Shell Foundation    |   Dec 01, 2014
Type: Toolkit
Topic: Livelihoods
Country: Global

SUMMARY: Since 2000, Shell Foundation has worked with over 100 organisations and deployed $74 million to develop disruptive “decentralised” technologies and business solutions to provide safe, affordable and reliable power to people in under-served areas. This work has supported breakthrough innovators in new markets such as affordable solar power, clean cooking solutions, renewable power from agricultural waste and pay-as-you-go energy.

The energy deficit forms a formidable barrier to inclusive growth and poverty reduction and shows limited signs of abating. Nearly two billion people lack access to reliable and affordable modern energy – severely constraining their health, education and earning potential. Of this group, 60% live entirely without electricity for cooking, lighting and heating at home, for community services, or for improving the productivity of small businesses and farms. Researchers using World Bank data estimate that Africa misses out on 2-4% a year in GDP growth due to power shortages. Without major changes to the way people access and use energy almost one billion people will still be without electricity by 2030.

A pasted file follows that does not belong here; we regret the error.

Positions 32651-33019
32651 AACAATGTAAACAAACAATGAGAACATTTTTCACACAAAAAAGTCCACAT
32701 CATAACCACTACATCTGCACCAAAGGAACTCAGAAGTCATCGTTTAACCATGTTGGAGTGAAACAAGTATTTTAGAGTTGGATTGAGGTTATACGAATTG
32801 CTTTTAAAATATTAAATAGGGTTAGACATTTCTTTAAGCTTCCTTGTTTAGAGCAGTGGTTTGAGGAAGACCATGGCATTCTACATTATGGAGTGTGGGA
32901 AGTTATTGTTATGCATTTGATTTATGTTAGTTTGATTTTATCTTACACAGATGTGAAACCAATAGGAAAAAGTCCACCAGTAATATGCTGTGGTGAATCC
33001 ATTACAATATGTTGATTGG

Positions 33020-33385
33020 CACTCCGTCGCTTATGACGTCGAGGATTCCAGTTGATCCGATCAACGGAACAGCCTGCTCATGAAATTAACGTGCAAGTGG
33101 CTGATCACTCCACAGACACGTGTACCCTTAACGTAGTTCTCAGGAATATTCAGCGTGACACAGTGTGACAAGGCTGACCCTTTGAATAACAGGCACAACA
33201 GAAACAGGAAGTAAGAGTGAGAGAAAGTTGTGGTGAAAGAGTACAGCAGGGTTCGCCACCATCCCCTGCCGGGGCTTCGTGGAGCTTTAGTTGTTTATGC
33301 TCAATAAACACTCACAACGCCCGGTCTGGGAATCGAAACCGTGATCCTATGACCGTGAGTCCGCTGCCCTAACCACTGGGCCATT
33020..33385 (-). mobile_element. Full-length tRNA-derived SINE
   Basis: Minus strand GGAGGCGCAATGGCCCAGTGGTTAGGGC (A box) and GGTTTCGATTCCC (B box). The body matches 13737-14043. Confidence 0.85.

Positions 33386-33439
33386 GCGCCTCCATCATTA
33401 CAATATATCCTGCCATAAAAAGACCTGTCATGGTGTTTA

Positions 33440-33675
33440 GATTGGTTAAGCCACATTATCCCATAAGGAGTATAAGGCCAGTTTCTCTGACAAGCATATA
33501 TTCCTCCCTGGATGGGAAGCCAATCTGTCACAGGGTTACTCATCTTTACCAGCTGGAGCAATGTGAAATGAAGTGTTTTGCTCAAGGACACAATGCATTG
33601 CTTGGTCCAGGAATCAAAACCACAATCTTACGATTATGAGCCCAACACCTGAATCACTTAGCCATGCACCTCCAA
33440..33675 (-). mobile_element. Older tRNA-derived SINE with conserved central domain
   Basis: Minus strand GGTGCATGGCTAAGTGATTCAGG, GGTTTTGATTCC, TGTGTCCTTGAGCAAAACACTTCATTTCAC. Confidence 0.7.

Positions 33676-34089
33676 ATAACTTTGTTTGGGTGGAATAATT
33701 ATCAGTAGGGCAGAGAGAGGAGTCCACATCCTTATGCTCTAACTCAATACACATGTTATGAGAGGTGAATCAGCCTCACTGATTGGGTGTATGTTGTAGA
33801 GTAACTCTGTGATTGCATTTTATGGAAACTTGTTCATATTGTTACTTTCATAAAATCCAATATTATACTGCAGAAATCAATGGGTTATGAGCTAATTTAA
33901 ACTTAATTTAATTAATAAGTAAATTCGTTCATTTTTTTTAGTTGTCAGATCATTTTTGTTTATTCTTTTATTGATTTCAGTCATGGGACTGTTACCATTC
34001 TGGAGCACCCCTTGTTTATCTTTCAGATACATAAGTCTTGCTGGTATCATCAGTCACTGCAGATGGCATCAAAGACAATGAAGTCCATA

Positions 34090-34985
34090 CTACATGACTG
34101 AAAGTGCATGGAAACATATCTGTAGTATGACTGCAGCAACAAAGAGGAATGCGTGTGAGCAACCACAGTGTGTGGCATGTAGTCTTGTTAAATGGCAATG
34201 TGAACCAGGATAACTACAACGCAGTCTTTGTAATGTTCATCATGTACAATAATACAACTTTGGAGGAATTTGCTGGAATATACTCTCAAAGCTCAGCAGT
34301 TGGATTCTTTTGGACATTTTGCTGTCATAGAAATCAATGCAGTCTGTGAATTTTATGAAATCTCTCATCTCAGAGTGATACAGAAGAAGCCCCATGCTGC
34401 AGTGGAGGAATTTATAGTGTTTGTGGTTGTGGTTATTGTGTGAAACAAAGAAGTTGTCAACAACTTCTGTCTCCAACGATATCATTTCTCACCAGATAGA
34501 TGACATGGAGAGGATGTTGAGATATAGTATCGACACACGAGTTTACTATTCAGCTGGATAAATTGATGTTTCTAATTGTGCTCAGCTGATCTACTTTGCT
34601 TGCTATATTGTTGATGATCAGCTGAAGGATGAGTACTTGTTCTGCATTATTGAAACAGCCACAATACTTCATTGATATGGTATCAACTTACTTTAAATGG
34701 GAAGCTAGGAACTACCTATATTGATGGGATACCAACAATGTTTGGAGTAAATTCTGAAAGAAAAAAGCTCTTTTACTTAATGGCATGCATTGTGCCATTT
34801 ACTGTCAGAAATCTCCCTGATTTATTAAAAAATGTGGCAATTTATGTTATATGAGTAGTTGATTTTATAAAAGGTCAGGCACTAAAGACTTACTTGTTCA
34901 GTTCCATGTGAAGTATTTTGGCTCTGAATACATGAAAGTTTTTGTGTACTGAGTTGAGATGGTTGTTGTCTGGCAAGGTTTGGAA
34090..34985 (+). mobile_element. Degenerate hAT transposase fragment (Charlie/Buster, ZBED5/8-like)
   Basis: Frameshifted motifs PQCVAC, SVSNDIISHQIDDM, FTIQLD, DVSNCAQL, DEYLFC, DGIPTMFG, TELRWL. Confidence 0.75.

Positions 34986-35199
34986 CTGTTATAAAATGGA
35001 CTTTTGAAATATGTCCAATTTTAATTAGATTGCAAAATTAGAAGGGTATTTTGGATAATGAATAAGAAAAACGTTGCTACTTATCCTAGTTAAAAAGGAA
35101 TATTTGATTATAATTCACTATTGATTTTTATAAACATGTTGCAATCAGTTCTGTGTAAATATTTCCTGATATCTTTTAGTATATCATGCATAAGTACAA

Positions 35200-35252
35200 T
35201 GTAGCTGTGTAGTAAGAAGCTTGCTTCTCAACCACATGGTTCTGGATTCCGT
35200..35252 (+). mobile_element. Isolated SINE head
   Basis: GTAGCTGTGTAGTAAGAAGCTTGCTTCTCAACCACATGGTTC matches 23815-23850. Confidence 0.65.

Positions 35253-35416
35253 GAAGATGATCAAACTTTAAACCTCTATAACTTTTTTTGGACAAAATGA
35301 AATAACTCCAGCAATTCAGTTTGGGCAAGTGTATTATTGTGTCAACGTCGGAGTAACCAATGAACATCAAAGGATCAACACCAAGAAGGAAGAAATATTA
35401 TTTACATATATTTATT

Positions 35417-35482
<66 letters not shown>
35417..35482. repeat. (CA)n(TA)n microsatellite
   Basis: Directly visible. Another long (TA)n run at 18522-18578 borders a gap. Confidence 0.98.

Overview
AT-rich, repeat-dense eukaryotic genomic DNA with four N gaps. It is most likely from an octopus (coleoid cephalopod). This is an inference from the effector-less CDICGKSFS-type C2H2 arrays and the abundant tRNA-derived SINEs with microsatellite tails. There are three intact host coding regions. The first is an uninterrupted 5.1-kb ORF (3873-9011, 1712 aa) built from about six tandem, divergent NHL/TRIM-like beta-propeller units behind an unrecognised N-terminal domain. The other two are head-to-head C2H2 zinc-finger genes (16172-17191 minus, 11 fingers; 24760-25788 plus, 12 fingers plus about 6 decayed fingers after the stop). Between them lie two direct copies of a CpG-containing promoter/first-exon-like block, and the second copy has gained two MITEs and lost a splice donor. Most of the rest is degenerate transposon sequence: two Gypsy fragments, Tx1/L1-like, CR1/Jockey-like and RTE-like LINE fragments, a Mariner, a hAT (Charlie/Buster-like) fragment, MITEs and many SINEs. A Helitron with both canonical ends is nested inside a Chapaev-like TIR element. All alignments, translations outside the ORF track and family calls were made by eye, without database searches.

Our portfolio includes several “social enterprise” pioneers who now deliver socio-economic, health and environmental benefits on a global and regional scale. These include leading social enterprises such as d.light, Envirofit and M-KOPA. Collectively they have improved over 16 million livelihoods, saved 3m tonnes carbon and leveraged more than $110m from social and commercial investors into modern energy solutions for low-income communities.

The report outlines the lessons learned from this work. We detail the significant turning points in our strategy, identify six barriers that continue to prevent the growth and replication of promising solutions, and examine emerging opportunities to overcome these.

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